by the handful

Nutritious culinary and healing recipes collected from the North American garden, orchard, forest, river and ocean

Archive for the tag “sustainable”

Oregon Grape Jelly

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Oregon Grape may just be the most underused yet widely available foraging opportunity out there. Oregon Grape grows all over the northwest and beyond, it’s also an especially popular landscaping plant. Read more…

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Deconstructed Spring Vegetable & Fish Soup

If you did your garden up just right you might have all the vegetables you need as this is a fairly common group of late spring/early summer garden offerings.  Of course they will all be easy to find at farmer’s markets as well. If you have never tried plucking pea leaves off and cooking with them, this is a good chance to give it a try. Baby spinach is a good substitute if you don’t have peas actively growing in the garden. Read more…

A Better Vegetable Stock

Vegetable stocks frequently come out dull and flavorless. This recipe attempts to remedy some of the missteps that prevent these veggies from reaching their full potential. Unlike a meat based stock that would be covered and cooked for hours, this recipe is cooked much quicker as the volume of liquid reduces to concentrate the flavor. The most important ingredient in a vegetable stock is anything from the onion (allium) family as this is where much of the flavor will come from. Read more…

Lavender Tea

Teas made with fresh herbs and spices often tend to come out a little weak. Once dried however, these ingredients are much more prone to releasing their flavors and properties when emulsified in liquid. The trick to rendering the flavors out of fresh herbs is to first agitate them before infusing. In some cases, grinding or a pestle and mortar can work but for this tea all that’s needed is to simply chop up the blossoms a little. Read more…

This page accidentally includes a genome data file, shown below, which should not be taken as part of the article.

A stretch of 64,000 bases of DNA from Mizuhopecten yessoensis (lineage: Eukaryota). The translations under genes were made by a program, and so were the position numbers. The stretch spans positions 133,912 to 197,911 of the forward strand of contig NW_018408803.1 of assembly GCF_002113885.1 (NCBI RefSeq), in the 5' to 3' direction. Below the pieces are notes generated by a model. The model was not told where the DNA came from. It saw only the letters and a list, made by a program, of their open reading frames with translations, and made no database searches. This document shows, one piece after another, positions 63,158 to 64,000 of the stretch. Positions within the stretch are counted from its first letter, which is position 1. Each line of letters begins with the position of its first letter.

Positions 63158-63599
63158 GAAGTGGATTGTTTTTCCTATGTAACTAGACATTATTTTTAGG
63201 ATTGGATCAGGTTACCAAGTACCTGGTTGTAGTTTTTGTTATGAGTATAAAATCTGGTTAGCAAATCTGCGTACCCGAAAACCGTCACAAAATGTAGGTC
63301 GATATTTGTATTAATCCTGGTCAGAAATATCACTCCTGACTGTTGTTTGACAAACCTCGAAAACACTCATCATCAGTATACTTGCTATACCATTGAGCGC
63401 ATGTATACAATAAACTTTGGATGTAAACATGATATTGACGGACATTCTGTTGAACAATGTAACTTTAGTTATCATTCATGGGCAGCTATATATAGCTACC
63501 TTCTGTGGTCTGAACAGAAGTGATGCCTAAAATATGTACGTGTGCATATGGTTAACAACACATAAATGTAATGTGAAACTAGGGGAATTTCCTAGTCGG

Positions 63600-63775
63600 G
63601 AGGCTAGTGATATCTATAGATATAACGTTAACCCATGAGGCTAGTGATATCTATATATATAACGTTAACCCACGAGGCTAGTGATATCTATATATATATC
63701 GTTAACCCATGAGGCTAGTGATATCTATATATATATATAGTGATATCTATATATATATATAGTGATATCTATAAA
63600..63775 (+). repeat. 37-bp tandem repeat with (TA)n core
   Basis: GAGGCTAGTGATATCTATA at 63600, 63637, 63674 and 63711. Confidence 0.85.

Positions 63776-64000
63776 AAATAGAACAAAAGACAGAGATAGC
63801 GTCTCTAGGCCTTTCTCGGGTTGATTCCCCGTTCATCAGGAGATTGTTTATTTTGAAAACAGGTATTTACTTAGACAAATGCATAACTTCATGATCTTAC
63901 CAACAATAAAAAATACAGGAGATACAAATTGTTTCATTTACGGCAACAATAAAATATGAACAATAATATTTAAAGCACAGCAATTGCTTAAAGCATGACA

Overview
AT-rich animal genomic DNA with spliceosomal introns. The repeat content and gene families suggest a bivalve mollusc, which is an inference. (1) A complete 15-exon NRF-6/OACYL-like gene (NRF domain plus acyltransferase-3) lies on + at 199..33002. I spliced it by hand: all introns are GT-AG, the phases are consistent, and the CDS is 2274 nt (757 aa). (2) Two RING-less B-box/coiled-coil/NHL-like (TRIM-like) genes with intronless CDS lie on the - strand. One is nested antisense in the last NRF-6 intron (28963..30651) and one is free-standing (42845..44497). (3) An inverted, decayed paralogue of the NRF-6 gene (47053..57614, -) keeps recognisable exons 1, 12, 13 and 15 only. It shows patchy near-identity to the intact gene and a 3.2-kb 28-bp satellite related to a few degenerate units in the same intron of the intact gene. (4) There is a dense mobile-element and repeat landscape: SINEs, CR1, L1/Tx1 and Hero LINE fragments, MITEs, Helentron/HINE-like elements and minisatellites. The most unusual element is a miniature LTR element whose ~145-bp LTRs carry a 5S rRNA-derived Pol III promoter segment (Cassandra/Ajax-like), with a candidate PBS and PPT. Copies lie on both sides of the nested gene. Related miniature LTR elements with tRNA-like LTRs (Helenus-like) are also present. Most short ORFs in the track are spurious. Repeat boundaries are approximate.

Spring Scorched Vegetables

DSCN0619Sometimes it’s nice to have limited ingredient choices as this helps to direct the creation of a recipe. Here I use almost everything that’s ready in my early spring garden this year. Although every fruit is a perennial plant, only a few vegetables are, asparagus being an exception. Read more…

Roasted Cauliflower

Roasted cauliflower may not be one of those foods you have a craving for but it just might be once you try roasting it. I roast vegetables of all kinds but for some reason I did not figure to roast cauliflower for a long time. At this point countless heads of cauliflower have been consumed by my kids over the years thanks to this simple method. Read more…

Purple Varnish Clam Chowder

Clam Chowder is not typically made with fresh clams (too expensive) however if you are able to gather a whole bunch of clams straight from the beach why not take advantage. You probably either eat whole clams dipped in butter or in clam chowder as bits n’ pieces that came from a can. In the recipe, hopefully the best of both worlds is exactly what we are doing here. Read more…

Winter Pesto

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This pesto is really tasty on a variety of foods. Just a dollop on salmon, pasta, vegetables, asparagus etc really adds a lot of fresh flavor.  In the middle of winter this recipe was one of few ideas I could come up with and it really is a good way to make something out of nothing.   Read more…

Angler’s Chop Salad

photo (2)Catching a trout is a right of passage for anyone growing up in the Northwest. Like salmon, they are delicious fresh as well as smoked. Whether you catch fish yourself, buy at the market, or have an angler friend there is no doubt that fish is easy to acquire in the Northwest. Read more…

Tricked-Out Heirloom Tomato Salad

The time frame to enjoy your own garden or farmer’s market tomatoes is very short so there is no time to mess around. I think a tomato salad is just about the best way to properly dispose of large quantities of one of the all time best garden items.  Read more…

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